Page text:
A member of the Scopaenidae or scorpion fish family, the red lionfish (Pterois volitans) is commonly found in the Indian and Pacific oceans. The species ranges from western Australia and Malaysia to the Marquesas Islands. It is not a native of this eco-region, but in the last few years, there have been increasing reports of the species being seen off the coasts of Georgia and Eastern Florida. Research scientists want to document all sightings, collections and other incidents relative to this species as well as other non-native marine species. They would also like to learn more about their distribution, abundance and habitat preference in the region.
The red lionfish has distinctive red to purple color with vertical white stripes, fleshy tentacles above the eyes and below the mouth, and fan-like pectoral fins. This spectacular fish inhabits channels, lagoons, and semiprotected seaward reefs to depths of over 36 m. It usually occurs under ledges and feeds on small crustaceans and fishes. This species seems to occur most frequently in relatively turbid water.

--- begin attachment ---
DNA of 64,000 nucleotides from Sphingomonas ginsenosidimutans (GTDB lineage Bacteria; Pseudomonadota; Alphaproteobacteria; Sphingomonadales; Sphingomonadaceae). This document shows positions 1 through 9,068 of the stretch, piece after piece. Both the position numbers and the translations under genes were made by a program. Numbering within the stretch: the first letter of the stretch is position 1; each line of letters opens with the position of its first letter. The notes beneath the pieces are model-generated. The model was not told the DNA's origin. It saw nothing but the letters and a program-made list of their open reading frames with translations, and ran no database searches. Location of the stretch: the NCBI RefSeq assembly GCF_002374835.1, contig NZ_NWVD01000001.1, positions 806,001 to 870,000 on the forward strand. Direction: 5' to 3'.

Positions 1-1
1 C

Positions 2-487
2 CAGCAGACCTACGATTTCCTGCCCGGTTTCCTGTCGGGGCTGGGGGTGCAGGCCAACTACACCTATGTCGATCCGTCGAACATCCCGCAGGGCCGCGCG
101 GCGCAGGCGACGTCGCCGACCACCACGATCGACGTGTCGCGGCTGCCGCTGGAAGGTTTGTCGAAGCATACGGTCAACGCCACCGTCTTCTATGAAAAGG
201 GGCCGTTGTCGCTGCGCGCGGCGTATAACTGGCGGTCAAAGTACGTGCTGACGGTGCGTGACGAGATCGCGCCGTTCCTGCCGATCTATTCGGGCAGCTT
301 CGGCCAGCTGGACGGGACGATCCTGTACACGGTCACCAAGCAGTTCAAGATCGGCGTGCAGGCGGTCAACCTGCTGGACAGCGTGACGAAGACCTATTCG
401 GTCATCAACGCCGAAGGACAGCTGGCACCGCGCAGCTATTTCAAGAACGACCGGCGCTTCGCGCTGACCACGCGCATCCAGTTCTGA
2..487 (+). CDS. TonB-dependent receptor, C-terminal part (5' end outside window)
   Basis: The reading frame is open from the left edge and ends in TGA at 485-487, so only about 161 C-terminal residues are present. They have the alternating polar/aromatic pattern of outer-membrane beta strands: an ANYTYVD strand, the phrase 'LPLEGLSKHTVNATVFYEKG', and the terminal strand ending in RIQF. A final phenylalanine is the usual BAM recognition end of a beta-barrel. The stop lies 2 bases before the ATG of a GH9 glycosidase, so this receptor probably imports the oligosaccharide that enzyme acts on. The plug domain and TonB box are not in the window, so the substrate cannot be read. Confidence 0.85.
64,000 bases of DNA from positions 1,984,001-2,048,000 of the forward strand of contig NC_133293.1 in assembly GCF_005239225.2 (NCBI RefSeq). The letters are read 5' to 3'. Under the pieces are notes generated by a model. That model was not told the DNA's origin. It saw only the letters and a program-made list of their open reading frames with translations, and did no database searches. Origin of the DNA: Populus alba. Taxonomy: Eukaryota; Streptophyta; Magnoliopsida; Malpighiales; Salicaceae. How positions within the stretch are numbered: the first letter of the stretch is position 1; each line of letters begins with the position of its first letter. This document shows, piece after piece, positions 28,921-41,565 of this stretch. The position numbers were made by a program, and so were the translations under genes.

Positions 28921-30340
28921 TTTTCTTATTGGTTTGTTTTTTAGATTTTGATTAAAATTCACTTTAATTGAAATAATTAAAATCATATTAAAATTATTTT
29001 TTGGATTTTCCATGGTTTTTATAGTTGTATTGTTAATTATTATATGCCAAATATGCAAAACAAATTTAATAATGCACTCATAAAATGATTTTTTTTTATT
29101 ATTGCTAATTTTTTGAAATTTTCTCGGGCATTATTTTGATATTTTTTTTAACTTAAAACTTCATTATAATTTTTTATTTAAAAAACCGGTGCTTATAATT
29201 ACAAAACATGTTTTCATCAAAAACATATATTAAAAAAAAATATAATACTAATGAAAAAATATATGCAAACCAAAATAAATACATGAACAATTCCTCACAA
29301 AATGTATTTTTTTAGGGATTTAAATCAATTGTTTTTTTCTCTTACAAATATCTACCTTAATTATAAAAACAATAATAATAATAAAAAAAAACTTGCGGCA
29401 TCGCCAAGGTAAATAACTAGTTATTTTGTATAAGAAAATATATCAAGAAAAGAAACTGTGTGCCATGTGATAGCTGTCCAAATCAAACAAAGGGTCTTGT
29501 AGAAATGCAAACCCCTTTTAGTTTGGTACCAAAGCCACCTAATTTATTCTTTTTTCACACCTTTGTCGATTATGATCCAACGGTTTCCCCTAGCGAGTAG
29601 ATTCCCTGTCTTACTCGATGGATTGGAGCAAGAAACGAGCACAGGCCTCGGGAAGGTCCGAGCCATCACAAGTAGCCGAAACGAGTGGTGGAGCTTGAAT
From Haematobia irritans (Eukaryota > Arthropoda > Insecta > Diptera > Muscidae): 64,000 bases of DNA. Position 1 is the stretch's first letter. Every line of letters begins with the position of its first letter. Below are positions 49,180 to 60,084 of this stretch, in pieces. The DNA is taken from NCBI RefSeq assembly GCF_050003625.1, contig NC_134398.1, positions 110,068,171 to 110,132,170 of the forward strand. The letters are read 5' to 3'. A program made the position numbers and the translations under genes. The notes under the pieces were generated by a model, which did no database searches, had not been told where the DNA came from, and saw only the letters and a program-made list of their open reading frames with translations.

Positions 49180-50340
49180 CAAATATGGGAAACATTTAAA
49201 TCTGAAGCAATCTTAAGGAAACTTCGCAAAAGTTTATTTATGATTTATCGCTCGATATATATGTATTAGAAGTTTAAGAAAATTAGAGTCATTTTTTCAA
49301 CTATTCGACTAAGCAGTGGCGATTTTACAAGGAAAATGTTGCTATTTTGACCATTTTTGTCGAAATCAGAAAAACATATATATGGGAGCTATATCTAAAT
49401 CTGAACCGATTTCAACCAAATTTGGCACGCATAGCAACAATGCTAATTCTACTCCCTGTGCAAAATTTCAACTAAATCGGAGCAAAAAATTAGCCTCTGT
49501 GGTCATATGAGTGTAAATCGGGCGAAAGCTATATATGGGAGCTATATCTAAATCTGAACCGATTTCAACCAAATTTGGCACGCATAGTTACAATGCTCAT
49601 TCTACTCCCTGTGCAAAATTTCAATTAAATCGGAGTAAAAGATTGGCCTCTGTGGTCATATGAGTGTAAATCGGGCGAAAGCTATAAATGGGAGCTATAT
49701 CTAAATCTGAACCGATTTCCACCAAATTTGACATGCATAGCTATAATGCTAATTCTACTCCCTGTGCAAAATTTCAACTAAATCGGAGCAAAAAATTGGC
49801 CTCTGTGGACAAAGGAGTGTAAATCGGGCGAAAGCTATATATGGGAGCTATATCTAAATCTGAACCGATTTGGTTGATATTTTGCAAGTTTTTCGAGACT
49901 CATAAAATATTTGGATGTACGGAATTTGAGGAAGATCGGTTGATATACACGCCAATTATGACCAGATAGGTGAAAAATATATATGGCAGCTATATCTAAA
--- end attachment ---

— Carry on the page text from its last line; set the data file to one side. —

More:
Like other members of the scorpion fish family, red lionfish are capable of inflicting extremely painful, though generally non-fatal, wounds and will stand their ground when harassed. The lionfish uses its poisonous spines along with its widespread pectoral fins, trapping its prey and then stunning it with the spines. It then swallows the prey whole. During the day the Lionfish looks for unexposed places and hides, nearly motionless to rest for the upcoming night, sometimes upside down!